Mark Twain

I was writing my stoopid blahg last night and, in doing so, I tried again to get the Google street cam on my grandparents’ old house in the once beautiful but now decaying city of Detroit. When I was a little kid, I had grandparents a few blocks away from me in Sault Ste. Siberia and they doted on me and I loved them. I also had grandparents down in Detroit and they also doted on me and I loved them too. In fact, my “grandmother” was not really my grandmother. She was Bolette. My real grandmother died when The Commander was 15. She died in a car accident. My grandfather married Bolette a year or so before I was born. I didn’t know Emily, the grandmother whom I was named for (my middle name), but Bolette took care of me like a grandmother should. When we visited their house and my mom’s siblings were there and everybody was drinking and talking and laughing, Bolette would take me out to the kitchen to do dishes. She would ask me questions about my school and she would actually listen to the answers. I loved Bolette.

The house is hard to see through the branches in this pic. The last time I tried to find this house, the street cams hadn’t been there yet. This house? It was beautiful. It wasn’t a large house. But it had a beautiful galley kitchen and a breakfast nook, where we always made toast, and there was a staircase to the upper floor that curved around in a beautiful way. And Grandaddy and Bolette had traveled around the world and so their basement had all kinds of interesting stuff. It was a beautiful house and I loved visiting them. Er, yeah. How many times can you write the word “beautiful” in one paragraph, eh?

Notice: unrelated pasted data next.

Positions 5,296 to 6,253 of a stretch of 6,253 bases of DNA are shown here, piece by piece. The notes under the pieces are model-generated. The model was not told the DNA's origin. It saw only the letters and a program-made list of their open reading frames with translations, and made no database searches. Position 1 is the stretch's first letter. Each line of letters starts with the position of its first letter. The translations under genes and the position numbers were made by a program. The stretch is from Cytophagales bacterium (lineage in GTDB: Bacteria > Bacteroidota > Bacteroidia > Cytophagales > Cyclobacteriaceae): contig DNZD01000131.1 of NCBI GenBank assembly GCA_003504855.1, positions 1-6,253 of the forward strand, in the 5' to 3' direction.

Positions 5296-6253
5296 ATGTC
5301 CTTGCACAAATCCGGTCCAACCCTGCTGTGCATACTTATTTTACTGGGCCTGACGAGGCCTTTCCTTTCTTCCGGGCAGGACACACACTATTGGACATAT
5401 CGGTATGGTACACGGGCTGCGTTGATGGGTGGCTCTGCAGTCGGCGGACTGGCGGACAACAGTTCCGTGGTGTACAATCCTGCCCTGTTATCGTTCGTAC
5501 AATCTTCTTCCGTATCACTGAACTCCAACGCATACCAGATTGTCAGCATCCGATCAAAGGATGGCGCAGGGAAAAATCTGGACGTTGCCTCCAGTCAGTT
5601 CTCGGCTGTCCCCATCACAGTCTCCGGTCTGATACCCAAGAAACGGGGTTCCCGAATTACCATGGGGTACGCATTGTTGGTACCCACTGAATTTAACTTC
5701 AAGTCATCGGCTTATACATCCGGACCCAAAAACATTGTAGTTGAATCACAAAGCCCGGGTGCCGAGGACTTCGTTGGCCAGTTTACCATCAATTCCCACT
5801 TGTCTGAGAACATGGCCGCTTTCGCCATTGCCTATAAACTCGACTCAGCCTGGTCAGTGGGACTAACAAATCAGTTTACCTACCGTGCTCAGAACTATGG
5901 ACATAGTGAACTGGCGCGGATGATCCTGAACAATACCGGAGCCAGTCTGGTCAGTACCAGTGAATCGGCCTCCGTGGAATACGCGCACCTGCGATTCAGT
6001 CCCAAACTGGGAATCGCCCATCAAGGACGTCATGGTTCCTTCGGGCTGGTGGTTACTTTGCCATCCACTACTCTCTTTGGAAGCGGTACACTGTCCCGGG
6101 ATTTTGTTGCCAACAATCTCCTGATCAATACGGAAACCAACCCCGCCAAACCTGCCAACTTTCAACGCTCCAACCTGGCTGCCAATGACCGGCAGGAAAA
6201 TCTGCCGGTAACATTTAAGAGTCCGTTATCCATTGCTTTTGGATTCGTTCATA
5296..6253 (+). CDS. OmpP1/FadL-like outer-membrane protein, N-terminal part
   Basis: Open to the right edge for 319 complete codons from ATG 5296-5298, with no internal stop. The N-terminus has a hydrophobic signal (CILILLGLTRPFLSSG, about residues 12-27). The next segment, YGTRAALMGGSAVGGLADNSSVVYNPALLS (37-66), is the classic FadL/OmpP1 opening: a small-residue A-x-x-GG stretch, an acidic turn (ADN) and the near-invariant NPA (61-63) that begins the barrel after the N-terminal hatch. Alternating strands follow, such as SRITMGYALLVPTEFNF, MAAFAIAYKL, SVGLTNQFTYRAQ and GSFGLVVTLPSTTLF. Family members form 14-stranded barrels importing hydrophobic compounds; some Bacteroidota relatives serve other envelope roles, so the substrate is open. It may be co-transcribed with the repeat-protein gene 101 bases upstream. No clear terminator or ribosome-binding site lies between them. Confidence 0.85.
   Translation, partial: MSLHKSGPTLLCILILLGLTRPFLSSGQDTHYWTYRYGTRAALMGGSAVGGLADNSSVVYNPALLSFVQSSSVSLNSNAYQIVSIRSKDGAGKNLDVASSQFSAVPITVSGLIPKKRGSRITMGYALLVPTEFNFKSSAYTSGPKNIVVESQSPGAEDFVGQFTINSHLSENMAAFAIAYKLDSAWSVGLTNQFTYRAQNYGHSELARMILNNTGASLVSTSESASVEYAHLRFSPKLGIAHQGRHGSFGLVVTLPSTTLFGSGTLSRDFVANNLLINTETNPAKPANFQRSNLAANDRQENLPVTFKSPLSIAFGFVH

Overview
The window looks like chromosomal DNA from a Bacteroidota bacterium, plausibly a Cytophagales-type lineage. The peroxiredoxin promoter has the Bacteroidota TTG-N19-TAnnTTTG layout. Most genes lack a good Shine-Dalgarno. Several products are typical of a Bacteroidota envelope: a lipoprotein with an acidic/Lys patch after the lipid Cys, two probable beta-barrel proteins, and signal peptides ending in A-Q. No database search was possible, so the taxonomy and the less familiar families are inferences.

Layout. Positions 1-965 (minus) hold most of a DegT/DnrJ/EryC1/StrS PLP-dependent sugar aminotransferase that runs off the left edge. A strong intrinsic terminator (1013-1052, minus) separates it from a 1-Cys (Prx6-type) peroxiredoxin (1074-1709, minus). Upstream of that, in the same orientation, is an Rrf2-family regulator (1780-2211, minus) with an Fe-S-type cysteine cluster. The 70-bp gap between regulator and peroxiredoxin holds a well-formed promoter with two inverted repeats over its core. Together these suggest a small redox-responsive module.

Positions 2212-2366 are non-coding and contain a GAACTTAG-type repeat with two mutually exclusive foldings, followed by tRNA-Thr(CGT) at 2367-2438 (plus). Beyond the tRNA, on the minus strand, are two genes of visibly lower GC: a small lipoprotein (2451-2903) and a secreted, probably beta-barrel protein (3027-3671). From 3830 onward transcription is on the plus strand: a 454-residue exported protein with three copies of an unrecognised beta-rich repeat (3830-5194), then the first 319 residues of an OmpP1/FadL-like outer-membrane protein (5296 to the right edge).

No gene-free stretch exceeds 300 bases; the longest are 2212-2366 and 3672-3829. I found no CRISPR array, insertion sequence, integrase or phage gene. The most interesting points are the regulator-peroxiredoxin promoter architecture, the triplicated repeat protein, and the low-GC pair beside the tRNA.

Then the Detroit riots happened. My grandparents were not racially prejudiced. But I think that they joined the “white flight” because they knew that they couldn’t deal with whatever came along next. They moved out to the northern Detroit suburbs.

Back in the early 80s, the GG and I made an exploratory trip down to 9975 Mark Twain. The neighborhood was now black, and a guy was watching us checking out that house. All of the beautiful elm trees that were there when I was a kid were gone. The guy yelled out, “Are you the paper boy or what?” I said, “My grandparents used to own this house.” He chilled.

Now? I don’t know what this neighborhood is like. It looks like it has survived, somewhat. Not all of Detroit has…

One Response to “Mark Twain”

  1. Margaret Says:

    I wouldn’t want to live in Detroit these days. The house looks charming though. I still like to drive by the small house where my family used to live. It brings back all kinds of memories.